|Perl: the Markov chain saw|
Re: Disappointed with latest Strawberry Perlby adamk (Chaplain)
|on Jan 02, 2008 at 11:51 UTC||Need Help??|
a) Why would Strawberry Perl *not* include the PPM utility ?
Mainly because I'm mentally still in a "Strawberry Perl is the Anti-ActivePerl" place.
Also because I personally haven't had the chance to see if they co-exist cleanly and if it can be done in a suitably zero-conf way.
Fortunately, since the entire build architecture is open source (and increasingly easy to use) you are welcome to build your own experimental distribution and work out for us what is needed to make them co-exist cleanly.
b) Why would Strawberry Perl *not* include the g77 compiler ?
Because nothing that needs g77.exe is sufficiently important to justify building it in, unlike say the extra GNU make, which we bundle for Wx, which is sufficiently important.
PDL is an important module, but providing extra stuff to help install it is somewhat outside the scope of Strawberry.
It's also not in because it wasn't important enough for someone to suggested it when I asked in my blog for suggestions of what to bundle. I have some dim memories about g77 in the distant past, but I totally forgot about it (further evidence it's not important enough).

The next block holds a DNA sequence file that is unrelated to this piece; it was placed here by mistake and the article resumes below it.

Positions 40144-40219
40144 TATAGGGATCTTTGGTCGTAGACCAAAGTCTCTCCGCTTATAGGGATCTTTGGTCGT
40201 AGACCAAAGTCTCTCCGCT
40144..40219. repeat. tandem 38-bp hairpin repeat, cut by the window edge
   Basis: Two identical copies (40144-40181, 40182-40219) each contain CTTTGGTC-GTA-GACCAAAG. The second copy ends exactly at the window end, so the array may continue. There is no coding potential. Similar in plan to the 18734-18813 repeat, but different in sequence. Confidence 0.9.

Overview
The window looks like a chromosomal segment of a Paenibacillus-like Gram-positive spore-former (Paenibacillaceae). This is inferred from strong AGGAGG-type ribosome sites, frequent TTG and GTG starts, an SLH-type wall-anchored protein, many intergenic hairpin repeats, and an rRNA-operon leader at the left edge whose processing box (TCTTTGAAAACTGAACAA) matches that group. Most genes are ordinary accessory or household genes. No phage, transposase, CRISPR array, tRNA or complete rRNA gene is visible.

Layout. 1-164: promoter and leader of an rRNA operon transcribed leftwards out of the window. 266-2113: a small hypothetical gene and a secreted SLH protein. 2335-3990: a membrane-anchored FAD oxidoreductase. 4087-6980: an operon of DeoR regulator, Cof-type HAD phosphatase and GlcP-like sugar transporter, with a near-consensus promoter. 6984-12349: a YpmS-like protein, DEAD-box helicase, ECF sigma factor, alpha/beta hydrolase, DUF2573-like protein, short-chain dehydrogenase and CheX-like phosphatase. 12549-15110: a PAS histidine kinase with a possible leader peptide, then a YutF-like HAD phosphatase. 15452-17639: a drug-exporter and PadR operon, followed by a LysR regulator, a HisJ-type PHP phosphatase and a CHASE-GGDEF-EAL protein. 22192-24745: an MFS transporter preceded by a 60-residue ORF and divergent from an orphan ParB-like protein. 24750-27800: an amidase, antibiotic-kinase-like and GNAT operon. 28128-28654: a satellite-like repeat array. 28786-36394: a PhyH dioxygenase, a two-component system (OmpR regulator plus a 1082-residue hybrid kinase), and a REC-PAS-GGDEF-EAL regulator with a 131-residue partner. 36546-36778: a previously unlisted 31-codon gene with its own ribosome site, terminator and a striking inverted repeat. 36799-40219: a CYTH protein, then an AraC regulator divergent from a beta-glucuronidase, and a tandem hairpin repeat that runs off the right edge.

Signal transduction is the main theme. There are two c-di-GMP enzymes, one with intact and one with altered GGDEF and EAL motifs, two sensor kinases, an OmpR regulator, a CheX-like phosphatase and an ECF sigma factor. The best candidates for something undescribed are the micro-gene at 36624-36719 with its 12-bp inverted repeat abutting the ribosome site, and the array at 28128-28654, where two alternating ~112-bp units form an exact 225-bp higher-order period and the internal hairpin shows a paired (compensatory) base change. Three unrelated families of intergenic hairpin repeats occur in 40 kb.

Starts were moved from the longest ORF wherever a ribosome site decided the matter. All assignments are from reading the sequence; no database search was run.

Will it be in Chocolate? I'm quite certain it will.
Will it be in Strawberry? Probably not, although it might be worth bundling in if it small and only adds 50k to the size of the download.
Someone would also need to write Perl::Dist::Inno::install_g77 for me.
With respect to your additional observation, I'm aware that there are patches available for Vista support of some parts of the toolchain.
However, I'm simply not going to use them because 1) I STRONGLY prefer official releases 2) There's been exactly zero testing done with them.
I'm not in such a hurry to add support for Vista (or anything else) that I'm willing to use anything other than official tested releases of toolchain components.
This is how people like RedHat get themselves into such bad situations on such a regular basis. They deviate from the official path, almost always with negative results (I would consider unofficial patches for security issues though).
Once the new Perl::Dist releases start becoming available, there's a whole ton of people who should be able to start rolling distributions and kicking the tires of various features to see if they work or not.
And if they do, well then we can help provide pressure upstream to the originating projects to get fixes into the mainline releases.